PALM BEACH GARDENS, Fla. – Fans stood three-deep and formed a corridor from the 18th green at PGA National as they tried to get an autograph, a picture or even a close look at Rory McIlroy. Moments later, another group of fans pressed against him with souvenir flags to sign as McIlroy left a conference room.
The attention comes with being the No. 1 player in golf, the apparent heir to Tiger Woods. McIlroy is used to this by now. He has been the best player in the world since August, filling the void of a sport looking for a dominant figure.
“This is the position I want to be in,” McIlroy said Wednesday. “And I want to be in it as long as I can.”
It’s only going to get more chaotic.
McIlroy competes on U.S. soil for the first time in five months when the Honda Classic begins on Thursday. The palm trees and tropical warmth of south Florida are the sure signs that the Masters is around the corner. McIlroy, who blew a four-shot lead in the final round at Augusta National in 2011, goes there with a chance to become only the sixth player to capture the career Grand Slam.
Like other players, the 25-year-old will venture up to Augusta to practice in the coming month. The real preparation is to play good golf, and to allow that confidence to become momentum that he can carry to the first major of the year.
“People talk about momentum and talk about sort of riding it, but I think momentum and confidence are two very similar things in golf,” McIlroy said. “If you’re confident and you’ve had good performances, that confidence seems to carry on. And if you’re happy with how practice goes, then you’re obviously going to be confident going into tournaments. So that’s sort of how I’m feeling right now. And try to keep that feeling for as long as I can.”
It seems like it’s been a long time already.
McIlroy still isn’t anywhere near the roll Woods enjoyed during his peak years. Going into the 2000 Masters, for example, Woods won 11 times in 19 starts and only twice finished out of the top 10. No one was close to him.
In his last 12 starts worldwide dating to the British Open, McIlroy has four victories (including back-to-back majors and a World Golf Championship), four runner-up finishes and has finished out of the top 10 two times.
In his last six tournaments, he has finished no worse than second place in all but one tournament, the Australian Open. So yes, he’s going along quite nicely.
The obstacle at the Honda Classic might be rust.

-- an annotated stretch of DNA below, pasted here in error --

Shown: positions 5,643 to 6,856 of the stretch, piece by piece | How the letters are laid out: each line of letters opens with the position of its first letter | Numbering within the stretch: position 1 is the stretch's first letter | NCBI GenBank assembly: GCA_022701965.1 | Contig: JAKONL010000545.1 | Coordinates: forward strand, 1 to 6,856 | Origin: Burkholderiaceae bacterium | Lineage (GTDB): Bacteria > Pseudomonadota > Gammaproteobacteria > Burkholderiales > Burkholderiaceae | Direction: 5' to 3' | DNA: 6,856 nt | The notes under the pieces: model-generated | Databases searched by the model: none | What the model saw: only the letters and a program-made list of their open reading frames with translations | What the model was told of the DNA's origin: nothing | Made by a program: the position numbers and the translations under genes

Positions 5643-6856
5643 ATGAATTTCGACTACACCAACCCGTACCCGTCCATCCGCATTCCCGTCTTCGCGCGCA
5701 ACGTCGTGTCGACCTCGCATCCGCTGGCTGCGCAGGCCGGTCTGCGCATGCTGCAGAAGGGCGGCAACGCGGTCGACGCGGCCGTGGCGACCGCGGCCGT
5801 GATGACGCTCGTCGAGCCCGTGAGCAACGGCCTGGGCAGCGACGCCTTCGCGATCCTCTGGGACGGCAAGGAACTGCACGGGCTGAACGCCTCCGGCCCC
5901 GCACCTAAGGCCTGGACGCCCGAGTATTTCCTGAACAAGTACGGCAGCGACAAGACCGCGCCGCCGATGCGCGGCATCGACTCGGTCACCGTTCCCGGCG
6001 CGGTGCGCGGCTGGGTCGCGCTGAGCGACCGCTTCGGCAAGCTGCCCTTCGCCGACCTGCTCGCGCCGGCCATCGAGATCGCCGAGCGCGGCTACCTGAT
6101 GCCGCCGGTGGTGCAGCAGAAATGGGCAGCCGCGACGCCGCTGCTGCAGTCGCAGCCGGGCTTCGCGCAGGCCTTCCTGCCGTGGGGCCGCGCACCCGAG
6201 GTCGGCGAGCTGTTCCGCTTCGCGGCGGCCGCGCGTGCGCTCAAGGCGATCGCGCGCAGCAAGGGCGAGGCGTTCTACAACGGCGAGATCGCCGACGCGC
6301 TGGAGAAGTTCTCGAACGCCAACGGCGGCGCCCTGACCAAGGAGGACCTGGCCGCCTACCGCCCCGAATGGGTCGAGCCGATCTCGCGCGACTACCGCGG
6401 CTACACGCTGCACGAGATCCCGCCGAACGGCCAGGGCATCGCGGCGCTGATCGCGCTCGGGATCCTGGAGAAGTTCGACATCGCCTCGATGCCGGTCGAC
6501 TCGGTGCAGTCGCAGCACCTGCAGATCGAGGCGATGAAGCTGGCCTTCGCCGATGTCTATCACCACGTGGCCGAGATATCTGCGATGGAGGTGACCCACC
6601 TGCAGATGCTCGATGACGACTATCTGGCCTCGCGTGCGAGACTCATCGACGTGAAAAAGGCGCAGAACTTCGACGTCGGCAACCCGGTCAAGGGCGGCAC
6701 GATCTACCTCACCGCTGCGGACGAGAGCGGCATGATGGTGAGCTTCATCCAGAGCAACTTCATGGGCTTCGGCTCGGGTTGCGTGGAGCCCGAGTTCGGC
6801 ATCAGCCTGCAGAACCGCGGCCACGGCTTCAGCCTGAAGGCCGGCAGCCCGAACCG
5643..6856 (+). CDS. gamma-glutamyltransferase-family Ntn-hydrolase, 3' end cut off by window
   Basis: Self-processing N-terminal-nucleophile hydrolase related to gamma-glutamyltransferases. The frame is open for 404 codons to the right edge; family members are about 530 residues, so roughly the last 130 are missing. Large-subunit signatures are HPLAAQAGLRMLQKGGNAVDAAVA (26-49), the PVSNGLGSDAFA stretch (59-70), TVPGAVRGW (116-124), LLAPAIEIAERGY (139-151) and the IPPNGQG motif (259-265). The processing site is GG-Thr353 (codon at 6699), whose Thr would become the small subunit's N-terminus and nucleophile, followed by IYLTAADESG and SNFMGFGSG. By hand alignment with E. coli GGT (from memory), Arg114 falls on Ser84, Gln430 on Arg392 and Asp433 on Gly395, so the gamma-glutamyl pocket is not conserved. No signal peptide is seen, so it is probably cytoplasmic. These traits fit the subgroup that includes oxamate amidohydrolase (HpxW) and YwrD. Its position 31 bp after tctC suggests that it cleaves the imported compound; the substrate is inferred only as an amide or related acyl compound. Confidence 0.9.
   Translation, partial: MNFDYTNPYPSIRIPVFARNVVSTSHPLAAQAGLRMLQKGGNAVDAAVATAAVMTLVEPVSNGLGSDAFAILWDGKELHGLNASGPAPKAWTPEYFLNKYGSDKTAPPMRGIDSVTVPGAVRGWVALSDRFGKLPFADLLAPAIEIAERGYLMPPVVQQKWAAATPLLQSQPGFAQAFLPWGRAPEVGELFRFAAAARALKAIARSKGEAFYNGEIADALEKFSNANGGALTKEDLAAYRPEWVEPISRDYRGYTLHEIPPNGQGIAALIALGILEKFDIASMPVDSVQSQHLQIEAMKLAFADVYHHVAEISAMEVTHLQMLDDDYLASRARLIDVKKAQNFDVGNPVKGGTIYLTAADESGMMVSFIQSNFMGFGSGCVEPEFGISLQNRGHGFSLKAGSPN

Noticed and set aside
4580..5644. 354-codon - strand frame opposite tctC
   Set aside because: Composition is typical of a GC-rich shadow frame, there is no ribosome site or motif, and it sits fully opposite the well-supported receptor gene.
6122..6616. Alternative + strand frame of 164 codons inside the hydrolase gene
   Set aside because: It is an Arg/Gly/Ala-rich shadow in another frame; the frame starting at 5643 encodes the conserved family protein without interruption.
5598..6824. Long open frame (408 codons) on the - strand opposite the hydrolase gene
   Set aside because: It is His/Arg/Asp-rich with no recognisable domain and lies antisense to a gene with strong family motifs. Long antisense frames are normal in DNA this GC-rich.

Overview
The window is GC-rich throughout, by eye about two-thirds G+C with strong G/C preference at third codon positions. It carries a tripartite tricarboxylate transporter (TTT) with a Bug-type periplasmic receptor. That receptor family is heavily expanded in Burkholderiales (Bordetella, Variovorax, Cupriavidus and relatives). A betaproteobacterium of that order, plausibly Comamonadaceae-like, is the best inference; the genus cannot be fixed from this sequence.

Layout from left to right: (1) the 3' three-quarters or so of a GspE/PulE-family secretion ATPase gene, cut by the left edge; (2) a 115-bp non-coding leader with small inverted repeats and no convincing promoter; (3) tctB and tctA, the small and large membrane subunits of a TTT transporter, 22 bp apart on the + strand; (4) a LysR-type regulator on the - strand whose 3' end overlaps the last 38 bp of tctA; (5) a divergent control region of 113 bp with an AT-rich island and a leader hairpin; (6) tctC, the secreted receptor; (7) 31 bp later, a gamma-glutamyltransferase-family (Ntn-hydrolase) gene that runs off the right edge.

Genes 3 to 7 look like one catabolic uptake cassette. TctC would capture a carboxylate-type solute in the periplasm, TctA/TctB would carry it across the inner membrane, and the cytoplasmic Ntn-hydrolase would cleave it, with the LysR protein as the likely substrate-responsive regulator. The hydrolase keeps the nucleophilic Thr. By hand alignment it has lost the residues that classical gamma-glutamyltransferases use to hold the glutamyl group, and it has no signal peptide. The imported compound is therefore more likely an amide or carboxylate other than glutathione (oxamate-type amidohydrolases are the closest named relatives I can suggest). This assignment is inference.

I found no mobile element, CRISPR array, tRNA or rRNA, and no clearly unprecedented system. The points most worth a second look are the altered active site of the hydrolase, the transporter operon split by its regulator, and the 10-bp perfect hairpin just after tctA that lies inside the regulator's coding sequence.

McIlroy hasn’t played since winning the Dubai Desert Classic on Feb. 1. He got past one potential distraction when he settled a court case involving his former management company. He has been home in south Florida the last three weeks, practicing and playing and trying to stay on this roll during an important part of the season.
McIlroy won the Honda Classic in 2012, the first time he rose to No. 1 in the world. A year ago, he was poised to win again until he stumbled on the back nine at PGA National, only to hit 5-wood into 10 feet on the final hole for a two-putt birdie to get into a four-man playoff. Russell Henley won on the first extra hole. McIlroy didn’t really get going until a few months later, but he’s been tough to beat ever since.
“He’s the best player in the world,” Rickie Fowler said. “And when he’s driving the ball well, that’s when he’s deadliest. So he did a good job of putting himself in play last year and obviously hits longer than a lot of guys, too.”
Woods isn’t around. He said two weeks ago he wouldn’t return to competition until his game was in tournament shape. So far, that’s just one tournament – the Honda Classic – though the attention on the absence of Woods is sure to ratchet up if he misses Bay Hill.
McIlroy is mixing up his schedule slightly this year. He’ll be at the WGC event next week at Doral and then play the Arnold Palmer Invitational at Bay Hill for the first time, making it likely he will have two weeks off for Augusta.
The Masters, at the moment, is not on his mind.
“I feel like I’ve got a nice schedule going into Augusta,” McIlroy said. “I’m not playing too much, but I’m playing just enough that I should be as sharp as possible going in there. I haven’t thought about it. What I really thought about over the past couple of weeks is getting ready for these events coming up, and trying to play as well as I possibly can in those. So that gives me a little confidence going into a little break to prepare as well as I can for Augusta.”